These are the final results of the PHPP 2004 calculations for the Smith House:
- Specific space heat demand: 8 kWh per square meter per year (2.5 kBtu/ft.2/yr.). In relationship to the treated floor area (TFA), this calculation describes the total amount of energy that the Smith House consumes for heating on an annual basis per square meter of TFA. (TFA is the discounted interior floor area—stairs are subtracted and storage and secondary spaces are only counted at 60% to determine the actual area that is livable.)
- Whole-house specific primary energy demand: 111 kWh/m2/yr. (35.2 kBtu/ft.2/yr.). The specific primary energy demand describes the total amount of source energy that the Smith House consumes for space conditioning, household electricity, domestic hot water, and miscellaneous mechanical electricity on an annual basis per square meter of TFA.
- Peak heating load: 13.1 W/m2 (4.2 Btu/hr/ft.2). The peak heating load describes the maximum energy input per square foot of TFA needed on the coldest day of the year to keep the house at 68°F. The mechanical system is sized on this value.
- Airtightness: 0.6 ACH50. Air changes per hour at 50 pascal pressure.
- Surface area-to-volume ratio (A/V): 0.74. The A/V describes the compactness of a building. If a building is very compact, then the heat loss relative to the enclosed volume is minimized. For example: A home that has the dimensions of 10 m x 10 m x 10 m has a surface area of 600 square meters. The ratio is calculated by dividing 600 by 1,000 = 0.6. A ratio below 1 is recommended for Passive Houses in cold climates. In warmer climates, it is not as crucial to minimize heat loss by the compactness of the design.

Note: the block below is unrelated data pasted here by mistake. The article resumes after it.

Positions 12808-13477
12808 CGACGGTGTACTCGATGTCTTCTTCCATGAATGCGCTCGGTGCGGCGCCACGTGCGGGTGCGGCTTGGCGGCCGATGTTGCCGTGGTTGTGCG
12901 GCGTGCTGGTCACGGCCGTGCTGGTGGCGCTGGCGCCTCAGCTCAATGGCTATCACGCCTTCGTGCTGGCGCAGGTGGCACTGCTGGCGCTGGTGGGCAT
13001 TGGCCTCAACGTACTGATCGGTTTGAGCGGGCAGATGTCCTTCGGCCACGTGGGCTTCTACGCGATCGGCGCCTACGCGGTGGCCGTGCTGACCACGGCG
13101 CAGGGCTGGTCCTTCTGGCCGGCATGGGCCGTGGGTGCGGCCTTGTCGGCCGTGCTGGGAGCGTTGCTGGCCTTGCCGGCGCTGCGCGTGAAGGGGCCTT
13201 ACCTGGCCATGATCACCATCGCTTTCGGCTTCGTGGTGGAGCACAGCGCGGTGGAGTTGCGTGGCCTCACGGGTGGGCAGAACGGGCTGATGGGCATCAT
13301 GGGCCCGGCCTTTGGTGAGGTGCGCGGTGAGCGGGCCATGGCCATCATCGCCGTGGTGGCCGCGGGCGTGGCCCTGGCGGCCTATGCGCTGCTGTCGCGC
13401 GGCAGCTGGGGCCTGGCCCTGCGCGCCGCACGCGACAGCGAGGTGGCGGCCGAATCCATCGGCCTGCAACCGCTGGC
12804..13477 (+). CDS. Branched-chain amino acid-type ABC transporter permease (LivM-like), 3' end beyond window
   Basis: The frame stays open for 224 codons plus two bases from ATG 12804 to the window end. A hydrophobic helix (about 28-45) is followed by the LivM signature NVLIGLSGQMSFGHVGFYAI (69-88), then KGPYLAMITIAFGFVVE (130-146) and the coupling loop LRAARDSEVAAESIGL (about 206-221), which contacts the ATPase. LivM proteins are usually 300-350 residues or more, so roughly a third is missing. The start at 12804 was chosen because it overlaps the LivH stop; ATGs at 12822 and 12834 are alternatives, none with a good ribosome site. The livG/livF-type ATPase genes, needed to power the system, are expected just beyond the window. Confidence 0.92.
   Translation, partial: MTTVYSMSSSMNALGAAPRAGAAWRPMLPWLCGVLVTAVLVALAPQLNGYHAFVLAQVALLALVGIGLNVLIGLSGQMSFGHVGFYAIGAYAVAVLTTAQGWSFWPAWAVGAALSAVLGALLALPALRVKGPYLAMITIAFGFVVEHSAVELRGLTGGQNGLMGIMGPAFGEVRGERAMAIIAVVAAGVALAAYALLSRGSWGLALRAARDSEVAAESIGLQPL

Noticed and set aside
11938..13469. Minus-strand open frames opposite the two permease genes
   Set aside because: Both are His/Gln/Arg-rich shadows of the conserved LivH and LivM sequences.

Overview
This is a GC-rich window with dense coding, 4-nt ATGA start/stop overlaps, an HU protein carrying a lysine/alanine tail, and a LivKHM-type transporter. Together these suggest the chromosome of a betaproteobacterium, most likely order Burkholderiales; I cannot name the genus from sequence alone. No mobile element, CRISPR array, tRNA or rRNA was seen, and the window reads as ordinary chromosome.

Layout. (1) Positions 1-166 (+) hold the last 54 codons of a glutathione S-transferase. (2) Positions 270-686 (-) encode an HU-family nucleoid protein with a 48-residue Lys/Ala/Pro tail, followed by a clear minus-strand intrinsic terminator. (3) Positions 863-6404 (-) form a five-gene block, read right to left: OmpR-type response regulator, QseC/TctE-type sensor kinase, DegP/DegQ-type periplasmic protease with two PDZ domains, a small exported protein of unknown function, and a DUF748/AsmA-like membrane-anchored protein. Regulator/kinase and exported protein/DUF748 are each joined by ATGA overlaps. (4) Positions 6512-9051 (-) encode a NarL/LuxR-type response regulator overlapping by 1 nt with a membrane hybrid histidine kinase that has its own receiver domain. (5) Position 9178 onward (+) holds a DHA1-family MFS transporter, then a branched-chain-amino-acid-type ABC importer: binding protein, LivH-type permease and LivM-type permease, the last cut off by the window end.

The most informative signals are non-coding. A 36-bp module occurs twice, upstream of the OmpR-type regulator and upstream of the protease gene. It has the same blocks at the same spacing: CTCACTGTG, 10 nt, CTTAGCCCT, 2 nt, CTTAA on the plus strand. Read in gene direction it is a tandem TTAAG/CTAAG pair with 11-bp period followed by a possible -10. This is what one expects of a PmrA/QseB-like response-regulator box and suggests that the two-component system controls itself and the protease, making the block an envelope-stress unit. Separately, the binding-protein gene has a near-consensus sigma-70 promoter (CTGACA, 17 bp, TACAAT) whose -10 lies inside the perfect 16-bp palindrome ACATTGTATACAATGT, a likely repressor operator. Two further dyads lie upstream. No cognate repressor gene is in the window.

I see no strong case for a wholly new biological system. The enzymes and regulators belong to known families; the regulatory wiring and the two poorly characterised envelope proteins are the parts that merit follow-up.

Over the past six years of occupancy, the home’s energy consumption has varied with weather patterns—but the average measured heating energy consumption has been within 10% of the modeled predictions. The overall whole-house specific primary energy demand is shown in the graph. It is significantly lower than predicted due to the owner’s conservation practices. Klingenberg achieves even greater savings than anticipated with her use of high-performance appliances—beyond the assumed energy-efficient appliances specified in the modeling program.